hour team meetings to review the situation, where nurses and attendants
When you're part of the team that gets together to come up with a
solution to a problem, you're going to implement it. When you had no
say and it's imposed on you and it doesn't make sense, implementation
is a problem. For things to work well, workers have to be valued and
recognized and their autonomy has to be respected. When that
doesn't happen, what we hear in the field is "Of course, we're just
attendants," so they are not included in the discussion. The
devaluation of orderlies is a serious problem.
The government is trying to ensure that the situation remains the
same. So are employers. They give us information, directives, and we
are supposed to do what they tell us to do. But when we want to
communicate things, make claims or proposals, we are not listened to.
We can't go back to what we call "business as usual." We have to
understand that there is a major problem. There is a general overload
of work. We don't have time to provide what I call psychosocial care. I
understand that we are not psychosocial intervention professionals, but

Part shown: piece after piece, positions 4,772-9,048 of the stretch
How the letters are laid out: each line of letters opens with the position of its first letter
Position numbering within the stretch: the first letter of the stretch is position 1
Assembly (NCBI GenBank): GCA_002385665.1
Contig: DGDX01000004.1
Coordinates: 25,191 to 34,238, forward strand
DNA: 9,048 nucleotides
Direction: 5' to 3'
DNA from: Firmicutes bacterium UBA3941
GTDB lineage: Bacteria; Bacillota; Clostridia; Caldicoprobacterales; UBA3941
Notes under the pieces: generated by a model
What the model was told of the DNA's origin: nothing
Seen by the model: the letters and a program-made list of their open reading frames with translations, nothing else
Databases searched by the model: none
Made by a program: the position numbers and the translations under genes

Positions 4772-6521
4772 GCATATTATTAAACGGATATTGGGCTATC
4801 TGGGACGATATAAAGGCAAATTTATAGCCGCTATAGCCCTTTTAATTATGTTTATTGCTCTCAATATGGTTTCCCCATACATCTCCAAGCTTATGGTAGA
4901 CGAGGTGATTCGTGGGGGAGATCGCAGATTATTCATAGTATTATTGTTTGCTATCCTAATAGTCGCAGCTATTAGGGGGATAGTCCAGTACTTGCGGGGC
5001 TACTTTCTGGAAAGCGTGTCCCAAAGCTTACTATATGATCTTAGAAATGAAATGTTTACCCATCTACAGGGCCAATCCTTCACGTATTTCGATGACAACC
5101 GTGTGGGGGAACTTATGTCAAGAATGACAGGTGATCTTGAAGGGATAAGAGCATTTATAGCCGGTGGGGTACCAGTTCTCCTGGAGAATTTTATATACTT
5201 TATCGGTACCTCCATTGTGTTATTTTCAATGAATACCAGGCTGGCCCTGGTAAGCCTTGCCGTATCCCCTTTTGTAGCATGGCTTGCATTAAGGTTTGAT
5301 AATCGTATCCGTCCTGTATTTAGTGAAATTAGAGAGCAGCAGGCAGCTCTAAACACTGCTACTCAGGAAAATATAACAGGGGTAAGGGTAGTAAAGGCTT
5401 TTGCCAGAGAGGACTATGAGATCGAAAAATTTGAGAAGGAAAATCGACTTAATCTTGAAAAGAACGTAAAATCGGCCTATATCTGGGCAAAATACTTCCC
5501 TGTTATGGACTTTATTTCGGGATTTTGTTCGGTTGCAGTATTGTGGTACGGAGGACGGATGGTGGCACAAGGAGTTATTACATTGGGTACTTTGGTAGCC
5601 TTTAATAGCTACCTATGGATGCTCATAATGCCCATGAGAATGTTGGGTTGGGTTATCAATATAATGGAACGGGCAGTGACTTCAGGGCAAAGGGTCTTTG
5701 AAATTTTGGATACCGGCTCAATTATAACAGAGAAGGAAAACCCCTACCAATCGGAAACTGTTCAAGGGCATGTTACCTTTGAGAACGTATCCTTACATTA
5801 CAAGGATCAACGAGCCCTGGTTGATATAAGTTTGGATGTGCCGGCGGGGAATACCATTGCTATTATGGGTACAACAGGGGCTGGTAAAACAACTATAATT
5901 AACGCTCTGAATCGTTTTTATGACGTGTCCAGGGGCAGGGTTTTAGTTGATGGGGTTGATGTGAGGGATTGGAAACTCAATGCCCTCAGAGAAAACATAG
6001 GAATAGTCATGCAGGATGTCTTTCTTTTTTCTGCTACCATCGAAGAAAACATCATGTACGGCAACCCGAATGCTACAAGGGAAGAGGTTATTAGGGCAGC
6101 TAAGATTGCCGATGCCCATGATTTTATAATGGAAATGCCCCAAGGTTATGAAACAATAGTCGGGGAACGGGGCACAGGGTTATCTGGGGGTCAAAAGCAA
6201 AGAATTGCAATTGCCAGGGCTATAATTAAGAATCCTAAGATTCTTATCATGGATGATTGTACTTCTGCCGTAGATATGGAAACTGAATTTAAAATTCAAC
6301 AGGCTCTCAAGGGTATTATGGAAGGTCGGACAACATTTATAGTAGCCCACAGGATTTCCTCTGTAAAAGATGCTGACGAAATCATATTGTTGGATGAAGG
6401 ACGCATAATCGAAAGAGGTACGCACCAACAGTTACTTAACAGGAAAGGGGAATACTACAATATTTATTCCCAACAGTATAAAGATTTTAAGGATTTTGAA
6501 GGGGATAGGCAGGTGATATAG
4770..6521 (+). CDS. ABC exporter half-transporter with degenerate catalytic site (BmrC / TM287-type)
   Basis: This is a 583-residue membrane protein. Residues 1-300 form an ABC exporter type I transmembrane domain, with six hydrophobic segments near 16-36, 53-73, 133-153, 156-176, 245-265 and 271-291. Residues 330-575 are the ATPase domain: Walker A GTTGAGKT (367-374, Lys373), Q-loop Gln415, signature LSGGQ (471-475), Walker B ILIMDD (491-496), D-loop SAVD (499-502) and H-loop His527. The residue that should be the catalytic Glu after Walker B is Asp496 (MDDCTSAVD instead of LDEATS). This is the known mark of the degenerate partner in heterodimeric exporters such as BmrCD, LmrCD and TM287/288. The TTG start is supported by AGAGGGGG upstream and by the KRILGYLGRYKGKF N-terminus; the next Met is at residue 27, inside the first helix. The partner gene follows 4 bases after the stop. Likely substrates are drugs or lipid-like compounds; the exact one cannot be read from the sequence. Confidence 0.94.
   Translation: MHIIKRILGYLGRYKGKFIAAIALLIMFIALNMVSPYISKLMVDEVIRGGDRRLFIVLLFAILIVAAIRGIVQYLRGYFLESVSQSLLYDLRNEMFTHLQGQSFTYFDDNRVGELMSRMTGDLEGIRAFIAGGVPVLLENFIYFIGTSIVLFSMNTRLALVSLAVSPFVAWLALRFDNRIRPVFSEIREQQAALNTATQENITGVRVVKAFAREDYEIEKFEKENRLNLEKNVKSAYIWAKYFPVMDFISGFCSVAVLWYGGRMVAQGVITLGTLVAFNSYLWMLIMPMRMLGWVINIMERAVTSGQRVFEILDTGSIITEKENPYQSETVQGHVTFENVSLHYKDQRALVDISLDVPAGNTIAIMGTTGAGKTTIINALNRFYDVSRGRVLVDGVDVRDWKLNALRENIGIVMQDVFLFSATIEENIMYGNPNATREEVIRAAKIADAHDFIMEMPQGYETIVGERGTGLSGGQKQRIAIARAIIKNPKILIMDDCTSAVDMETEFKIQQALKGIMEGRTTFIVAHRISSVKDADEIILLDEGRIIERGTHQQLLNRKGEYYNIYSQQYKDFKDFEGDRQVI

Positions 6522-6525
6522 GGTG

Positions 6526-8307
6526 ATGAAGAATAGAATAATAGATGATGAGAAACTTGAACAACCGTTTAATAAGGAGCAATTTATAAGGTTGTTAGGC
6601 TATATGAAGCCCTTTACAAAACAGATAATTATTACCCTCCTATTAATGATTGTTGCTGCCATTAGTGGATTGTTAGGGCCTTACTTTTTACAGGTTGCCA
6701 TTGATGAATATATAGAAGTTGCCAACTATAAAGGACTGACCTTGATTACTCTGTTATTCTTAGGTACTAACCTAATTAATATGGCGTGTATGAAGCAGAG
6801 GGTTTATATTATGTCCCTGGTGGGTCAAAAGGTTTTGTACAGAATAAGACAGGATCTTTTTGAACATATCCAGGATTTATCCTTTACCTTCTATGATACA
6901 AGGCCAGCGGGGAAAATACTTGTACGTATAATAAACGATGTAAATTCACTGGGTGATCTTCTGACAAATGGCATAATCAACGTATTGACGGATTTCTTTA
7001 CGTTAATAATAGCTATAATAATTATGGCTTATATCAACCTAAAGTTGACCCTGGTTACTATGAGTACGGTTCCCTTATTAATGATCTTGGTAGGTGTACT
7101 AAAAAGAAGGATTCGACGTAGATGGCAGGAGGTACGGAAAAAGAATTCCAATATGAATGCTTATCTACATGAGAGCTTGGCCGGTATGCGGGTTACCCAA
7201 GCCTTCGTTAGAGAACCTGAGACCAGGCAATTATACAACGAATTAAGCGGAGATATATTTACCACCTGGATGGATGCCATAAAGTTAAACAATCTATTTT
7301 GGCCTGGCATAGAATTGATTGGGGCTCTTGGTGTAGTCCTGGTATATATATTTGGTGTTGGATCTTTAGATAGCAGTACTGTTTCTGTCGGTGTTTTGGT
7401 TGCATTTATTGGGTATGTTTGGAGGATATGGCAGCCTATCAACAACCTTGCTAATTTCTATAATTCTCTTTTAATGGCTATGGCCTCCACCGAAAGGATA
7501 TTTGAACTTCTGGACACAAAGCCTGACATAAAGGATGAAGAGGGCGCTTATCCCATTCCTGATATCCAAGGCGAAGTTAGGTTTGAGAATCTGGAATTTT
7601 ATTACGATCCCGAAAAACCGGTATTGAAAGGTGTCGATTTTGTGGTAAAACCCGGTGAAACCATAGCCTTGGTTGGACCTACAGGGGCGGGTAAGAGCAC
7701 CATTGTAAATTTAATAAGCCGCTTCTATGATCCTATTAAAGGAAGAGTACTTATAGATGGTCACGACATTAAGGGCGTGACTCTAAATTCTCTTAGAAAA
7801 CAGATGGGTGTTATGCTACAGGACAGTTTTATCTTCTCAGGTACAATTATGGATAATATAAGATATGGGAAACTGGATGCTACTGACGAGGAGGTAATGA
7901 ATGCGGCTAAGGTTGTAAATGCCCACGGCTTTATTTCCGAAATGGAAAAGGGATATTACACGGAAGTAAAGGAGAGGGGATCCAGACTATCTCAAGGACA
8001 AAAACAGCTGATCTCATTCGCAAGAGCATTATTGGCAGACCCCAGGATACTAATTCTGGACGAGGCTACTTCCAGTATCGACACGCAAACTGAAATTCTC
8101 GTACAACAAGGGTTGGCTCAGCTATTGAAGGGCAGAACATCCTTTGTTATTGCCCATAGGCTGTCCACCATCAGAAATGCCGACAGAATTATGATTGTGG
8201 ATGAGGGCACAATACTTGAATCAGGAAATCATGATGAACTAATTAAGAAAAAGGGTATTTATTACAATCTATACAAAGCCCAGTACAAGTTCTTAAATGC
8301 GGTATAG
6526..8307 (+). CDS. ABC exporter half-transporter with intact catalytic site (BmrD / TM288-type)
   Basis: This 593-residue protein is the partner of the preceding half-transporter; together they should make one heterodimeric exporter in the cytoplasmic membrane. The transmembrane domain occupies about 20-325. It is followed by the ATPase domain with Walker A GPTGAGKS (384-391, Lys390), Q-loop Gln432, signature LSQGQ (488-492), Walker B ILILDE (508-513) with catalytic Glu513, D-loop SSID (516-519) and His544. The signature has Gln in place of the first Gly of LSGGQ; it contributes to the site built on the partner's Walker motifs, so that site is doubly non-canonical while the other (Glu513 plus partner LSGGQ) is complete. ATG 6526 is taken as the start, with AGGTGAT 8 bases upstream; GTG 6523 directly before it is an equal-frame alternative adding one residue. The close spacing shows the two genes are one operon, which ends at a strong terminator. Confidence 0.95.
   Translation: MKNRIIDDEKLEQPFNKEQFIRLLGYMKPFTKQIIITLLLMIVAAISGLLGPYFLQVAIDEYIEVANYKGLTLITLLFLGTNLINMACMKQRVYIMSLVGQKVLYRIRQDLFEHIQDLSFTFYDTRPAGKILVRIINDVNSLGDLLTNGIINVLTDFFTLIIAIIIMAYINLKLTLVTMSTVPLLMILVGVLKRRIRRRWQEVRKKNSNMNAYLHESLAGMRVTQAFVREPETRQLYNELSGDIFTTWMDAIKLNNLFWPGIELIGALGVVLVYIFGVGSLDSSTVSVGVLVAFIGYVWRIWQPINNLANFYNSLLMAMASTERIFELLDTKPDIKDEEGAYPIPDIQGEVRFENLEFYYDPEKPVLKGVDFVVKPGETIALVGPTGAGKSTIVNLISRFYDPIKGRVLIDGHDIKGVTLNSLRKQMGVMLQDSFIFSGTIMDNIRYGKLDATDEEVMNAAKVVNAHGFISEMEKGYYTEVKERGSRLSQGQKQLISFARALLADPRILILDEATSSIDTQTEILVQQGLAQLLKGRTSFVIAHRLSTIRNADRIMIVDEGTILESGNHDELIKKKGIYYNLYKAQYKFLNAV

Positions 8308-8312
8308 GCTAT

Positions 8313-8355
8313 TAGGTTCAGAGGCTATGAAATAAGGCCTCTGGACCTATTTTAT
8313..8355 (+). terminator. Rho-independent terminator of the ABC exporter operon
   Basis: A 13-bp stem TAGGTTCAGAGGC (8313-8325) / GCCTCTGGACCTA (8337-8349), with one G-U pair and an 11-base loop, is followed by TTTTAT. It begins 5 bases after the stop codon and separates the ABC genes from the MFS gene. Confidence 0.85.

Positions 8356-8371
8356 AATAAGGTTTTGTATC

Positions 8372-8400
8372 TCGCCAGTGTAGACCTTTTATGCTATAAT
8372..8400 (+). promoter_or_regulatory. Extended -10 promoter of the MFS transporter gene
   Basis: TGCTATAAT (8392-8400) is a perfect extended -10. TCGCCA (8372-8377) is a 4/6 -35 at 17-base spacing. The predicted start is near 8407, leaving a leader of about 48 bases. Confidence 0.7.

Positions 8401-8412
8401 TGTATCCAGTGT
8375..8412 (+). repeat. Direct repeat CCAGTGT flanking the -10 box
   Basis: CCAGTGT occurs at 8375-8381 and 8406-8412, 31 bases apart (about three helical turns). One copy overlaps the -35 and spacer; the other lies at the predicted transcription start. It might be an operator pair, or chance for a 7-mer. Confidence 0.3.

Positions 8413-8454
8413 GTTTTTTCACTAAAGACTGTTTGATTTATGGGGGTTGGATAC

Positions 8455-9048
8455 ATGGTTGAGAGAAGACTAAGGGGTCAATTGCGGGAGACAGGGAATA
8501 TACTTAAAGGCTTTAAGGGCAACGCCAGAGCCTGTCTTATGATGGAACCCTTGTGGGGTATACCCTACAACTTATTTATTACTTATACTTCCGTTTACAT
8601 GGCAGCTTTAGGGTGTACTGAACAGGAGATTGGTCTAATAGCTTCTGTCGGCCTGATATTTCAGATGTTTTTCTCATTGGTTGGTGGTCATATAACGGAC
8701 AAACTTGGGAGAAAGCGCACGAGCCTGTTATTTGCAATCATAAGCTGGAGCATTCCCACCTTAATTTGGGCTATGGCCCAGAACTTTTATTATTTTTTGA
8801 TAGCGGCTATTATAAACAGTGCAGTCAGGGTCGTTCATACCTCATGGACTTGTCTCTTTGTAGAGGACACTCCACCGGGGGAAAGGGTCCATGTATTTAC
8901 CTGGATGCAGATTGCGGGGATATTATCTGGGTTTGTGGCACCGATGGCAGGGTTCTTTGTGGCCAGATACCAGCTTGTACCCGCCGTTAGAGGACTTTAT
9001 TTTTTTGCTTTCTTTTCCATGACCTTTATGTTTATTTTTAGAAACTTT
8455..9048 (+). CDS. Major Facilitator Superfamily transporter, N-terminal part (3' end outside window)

the support we give to people at the end of life is still
psychosocial support. Who is closer to the residents, apart from the
family, than the attendants? And many residents have no family. They
have been left on their own. It is with the attendants that they
communicate, express their distress, their needs. We don't have the
time to give them that kind of care. We used to have it, but we don't
We had it 30 years ago, when I started to work in the sector, and it
was wonderful. We're almost racing now to do our job. Bringing in
10,000 new people isn't going to create a miracle. We have to be able
to do the job worthy of the name, worthy of what an orderly is.
Some corrective measures have been applied. Now there are masks at
the entrance to the CHSLDs. There is a guard at each entrance. People
enter through only one door. The entrance is guarded 24 hours a day.
You have to sign in when you enter. Workers who have symptoms have to
report, and if they do have symptoms, they go home and
are paid, so that's good. There are steps being taken to limit the
spread of COVID-19.
The fact remains that there is a fundamental crisis in the CHSLDs.
The COVID-19 pandemic has lifted the veil on the many aberrations in
the health care system. No one wants to bring things back to the way
they were. That is completely out of the question. We have to learn
from the lessons that COVID-19 taught us.